Without going much into detail, you can cut shapes that will show up in your Bokeh. Here's an excellent video from Make Magazine on how to do just that. This was a very popular DIY thing with still photographers, you can find tons of examples on Flickr. This technique also can be used with Video on DSLRs too. Best used with a shallow depth of field lens and more prominent with highly lit objects (lights).
Another fun DIY Bokeh video (below) from Vimeo member SuperNormals. Now go cut some paper and see what you can come up with. A good start is to turn off all your lights, pull out those old Christmas Tree lights and blur them away with your shapes..
If you're the lazy type, you can always start out with an already made Bokeh Kit, like the one found below. There's also some additional examples on that product page.
Not just moments ago, I posted an article about Lensbaby's new Sweet 35 lens for their Optic Swap system. If you're looking for a cheaper way to get into some make-shift tilt-shift photography, here's that popular DIY Tilt Shift Photography Tutorial from Make Magazine. On Flickr it's also coined as the 'plunger cam'. Nothing like real $2000 dollar TS lenses, but you'd be surprised at some of the images that have been snapped using this technique. If you don't want to use a cheap plunger, more professional versions of this has been made with Volkswagen CV Joint Axle Boots.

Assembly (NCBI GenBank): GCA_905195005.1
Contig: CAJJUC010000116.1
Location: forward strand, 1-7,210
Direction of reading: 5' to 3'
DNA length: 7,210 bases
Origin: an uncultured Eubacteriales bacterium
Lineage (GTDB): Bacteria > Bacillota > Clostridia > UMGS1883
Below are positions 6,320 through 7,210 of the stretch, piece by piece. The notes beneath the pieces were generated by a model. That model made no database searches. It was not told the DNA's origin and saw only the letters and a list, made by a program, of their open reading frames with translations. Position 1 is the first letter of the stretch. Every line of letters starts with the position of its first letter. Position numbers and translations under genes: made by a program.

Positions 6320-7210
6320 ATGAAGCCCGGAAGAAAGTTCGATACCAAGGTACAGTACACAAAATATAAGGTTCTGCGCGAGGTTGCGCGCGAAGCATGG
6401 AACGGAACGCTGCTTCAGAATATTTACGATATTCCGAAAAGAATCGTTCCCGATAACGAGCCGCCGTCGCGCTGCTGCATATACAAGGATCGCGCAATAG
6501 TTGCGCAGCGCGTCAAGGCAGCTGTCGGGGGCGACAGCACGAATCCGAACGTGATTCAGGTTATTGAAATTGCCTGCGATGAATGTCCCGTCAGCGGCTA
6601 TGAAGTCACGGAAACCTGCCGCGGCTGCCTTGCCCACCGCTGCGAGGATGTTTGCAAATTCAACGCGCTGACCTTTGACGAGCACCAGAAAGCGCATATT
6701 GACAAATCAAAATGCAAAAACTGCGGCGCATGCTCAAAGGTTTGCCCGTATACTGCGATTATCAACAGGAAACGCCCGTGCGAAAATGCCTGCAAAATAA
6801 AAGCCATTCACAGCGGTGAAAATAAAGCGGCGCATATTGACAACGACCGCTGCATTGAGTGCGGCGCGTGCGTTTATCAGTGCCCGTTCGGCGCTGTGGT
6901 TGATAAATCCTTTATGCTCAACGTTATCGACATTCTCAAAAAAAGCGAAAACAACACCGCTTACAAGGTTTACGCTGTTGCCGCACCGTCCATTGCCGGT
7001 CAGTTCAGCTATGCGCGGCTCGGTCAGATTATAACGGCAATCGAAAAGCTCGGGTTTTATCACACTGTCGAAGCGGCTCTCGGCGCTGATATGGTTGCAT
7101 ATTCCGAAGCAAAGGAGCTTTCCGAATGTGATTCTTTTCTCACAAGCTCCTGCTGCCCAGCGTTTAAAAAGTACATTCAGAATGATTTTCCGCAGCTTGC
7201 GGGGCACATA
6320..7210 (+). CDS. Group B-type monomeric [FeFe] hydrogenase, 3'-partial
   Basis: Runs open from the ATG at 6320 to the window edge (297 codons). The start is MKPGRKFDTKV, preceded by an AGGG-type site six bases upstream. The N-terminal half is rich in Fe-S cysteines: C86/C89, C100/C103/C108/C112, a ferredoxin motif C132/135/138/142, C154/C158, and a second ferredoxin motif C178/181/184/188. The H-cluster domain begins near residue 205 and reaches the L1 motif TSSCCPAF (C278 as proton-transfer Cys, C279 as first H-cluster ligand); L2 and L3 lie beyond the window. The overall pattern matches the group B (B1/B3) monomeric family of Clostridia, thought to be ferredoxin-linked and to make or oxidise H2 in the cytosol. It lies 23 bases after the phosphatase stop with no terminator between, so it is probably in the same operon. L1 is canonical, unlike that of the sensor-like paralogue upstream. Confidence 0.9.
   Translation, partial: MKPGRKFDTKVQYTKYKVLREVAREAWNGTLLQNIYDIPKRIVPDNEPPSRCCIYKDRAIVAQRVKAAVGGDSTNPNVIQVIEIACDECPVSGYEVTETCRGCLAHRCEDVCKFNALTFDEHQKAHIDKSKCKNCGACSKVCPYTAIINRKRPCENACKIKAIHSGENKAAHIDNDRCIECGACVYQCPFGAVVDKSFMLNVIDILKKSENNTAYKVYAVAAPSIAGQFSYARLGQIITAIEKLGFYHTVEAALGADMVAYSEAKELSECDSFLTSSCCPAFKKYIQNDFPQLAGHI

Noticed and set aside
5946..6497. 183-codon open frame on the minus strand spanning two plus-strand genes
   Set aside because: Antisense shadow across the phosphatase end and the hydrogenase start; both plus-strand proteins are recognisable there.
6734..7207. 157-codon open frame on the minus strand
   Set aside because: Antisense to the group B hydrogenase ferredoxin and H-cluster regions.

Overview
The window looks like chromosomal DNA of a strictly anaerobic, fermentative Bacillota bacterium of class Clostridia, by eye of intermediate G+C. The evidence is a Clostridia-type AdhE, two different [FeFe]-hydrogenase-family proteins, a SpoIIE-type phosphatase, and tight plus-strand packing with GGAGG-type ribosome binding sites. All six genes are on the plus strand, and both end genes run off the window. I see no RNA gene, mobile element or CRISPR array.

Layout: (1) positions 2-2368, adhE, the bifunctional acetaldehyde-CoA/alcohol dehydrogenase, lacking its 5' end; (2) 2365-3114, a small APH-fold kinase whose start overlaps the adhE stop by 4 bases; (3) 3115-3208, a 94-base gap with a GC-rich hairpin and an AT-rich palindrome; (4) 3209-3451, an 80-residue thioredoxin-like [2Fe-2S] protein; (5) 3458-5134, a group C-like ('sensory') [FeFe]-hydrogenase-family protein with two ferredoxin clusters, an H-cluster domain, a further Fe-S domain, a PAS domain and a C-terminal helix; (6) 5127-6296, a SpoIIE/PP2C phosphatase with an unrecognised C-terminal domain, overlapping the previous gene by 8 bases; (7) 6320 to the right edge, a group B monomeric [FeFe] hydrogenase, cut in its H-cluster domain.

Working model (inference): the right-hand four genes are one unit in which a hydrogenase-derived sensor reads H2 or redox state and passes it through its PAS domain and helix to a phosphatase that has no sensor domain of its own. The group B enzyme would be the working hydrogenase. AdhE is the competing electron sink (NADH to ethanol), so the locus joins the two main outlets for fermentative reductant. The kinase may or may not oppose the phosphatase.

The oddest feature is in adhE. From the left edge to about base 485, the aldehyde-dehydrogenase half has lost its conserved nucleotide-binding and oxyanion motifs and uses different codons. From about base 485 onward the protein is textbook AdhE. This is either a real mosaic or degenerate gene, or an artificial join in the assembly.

Obviously you'll lose all camera to lens communication, so this DIY is best used with Manual focus and manual aperture lenses. Since it's just a floating lens on a rubber bellows it's not so important which camera mount you choose. You can find a bunch of old manual lenses under $10 dollars to start to having fun with this project over on eBay.